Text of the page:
#11 Hoarding is Dangerous

Keynesians conflate saving with hoarding. “We must have inflation”, they proclaim, “without it, the economy would grind to a halt as every man turns into a greedy hoarder of his money”.

But these Keynesians fail to consider the broader implications of what they suggest. Their understandings of human action are too narrow to imagine second and third order effects of soft money and cheap credit. Even the most honest of gold bugs will admit that monetary premium is derived, not from inherent utility in the underlying commodity (such as in the case of gold, only 10% of that which is produced annually is used in industry), but from the store of value social consensus.

But there is more to this story than just discouraging hoarding of money. Hoarding of assets, we would conclude, is far more dangerous and damaging to an economy than saving. Capital accumulation is how individuals become more wealthy. More wealthy individuals means a more wealthy society. Spending is the opposite of the accumulation of wealth. Accumulated capital is the necessary catalyst for entrepreneurship.

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Human action cannot be changed, and while policymakers would love to create an impossible world where “investment” is forced upon the saver, to discourage the “hoarding of capital”…markets always find a way. Asset inflation encourages the hoarding of assets, rather than the hoarding of money, which a priori, is worse for a society that seeks to increase the availability of cheaper and higher quality goods and services for the consumer.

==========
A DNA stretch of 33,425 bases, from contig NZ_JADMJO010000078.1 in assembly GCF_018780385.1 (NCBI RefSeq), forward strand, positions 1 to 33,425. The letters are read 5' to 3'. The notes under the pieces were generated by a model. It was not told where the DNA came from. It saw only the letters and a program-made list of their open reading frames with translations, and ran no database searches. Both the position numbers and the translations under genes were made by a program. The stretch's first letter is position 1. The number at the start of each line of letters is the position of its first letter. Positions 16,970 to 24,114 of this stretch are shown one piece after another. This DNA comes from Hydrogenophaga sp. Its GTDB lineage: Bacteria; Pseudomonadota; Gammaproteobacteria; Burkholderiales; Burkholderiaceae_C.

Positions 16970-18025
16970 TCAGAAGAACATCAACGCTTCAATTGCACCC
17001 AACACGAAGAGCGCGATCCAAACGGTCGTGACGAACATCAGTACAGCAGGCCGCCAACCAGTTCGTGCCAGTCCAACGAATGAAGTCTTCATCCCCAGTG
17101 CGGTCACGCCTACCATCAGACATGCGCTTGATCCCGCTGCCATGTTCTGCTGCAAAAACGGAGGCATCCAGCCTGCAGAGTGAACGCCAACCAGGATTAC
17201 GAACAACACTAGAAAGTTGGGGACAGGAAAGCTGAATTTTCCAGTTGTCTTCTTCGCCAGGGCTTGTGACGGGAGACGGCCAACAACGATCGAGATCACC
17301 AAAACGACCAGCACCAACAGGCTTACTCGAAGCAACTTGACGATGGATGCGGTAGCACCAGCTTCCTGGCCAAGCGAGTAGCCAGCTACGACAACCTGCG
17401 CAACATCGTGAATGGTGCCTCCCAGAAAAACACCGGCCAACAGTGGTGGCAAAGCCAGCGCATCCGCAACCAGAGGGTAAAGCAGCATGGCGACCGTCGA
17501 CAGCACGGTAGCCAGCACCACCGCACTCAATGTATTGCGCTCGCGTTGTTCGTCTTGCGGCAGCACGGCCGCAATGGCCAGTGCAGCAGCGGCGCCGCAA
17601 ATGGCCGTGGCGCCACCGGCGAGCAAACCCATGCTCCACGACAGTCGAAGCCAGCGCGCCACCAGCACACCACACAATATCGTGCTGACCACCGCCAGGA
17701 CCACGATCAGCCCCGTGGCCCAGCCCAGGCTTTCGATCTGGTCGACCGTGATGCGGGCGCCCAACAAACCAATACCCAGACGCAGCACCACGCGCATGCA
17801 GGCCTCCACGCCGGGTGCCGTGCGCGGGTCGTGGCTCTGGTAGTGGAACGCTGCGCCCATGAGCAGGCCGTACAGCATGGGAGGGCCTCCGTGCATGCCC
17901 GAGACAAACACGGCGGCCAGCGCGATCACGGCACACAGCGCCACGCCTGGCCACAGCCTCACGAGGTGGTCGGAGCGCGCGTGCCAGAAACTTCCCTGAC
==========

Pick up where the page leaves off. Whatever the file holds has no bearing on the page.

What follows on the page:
Consider the amount of real estate financial engineering that happens to favor those who use real estate as their store of value. Zoning laws which artificially limit the productive use of private property to create artificial scarcity in markets where the underlying resource is plentiful. Homelessness rises while productive members of society struggle to afford the means with which they are able to live comfortably and safely.

It is certainly true that inflationary currencies force “investment”, but it is the nature of this investment that creates bubbles. Investment that happens out of necessity rather than carefully observed opportunity to profitably satisfy human action is more appropriately called malinvestment. Keynesians cannot actually be so vehemently against hoarding, as they so claim, as their own solutions promote a much more damaging form of the same behavior.

-Collin

Book of the Month: The Dao of Capital, By Mark Spitznagel

-“what I have dubbed Austrian Investing contrasts starkly to the far more typical investing approach that only weighs current contemporaneous opportunities, one against the other, hungry for yield, blind to the changing opportunities likely to materialize around the next bend (the atemporal head-on clash, which, unlike the shi approach, assesses each exaggerated present moment as the same).”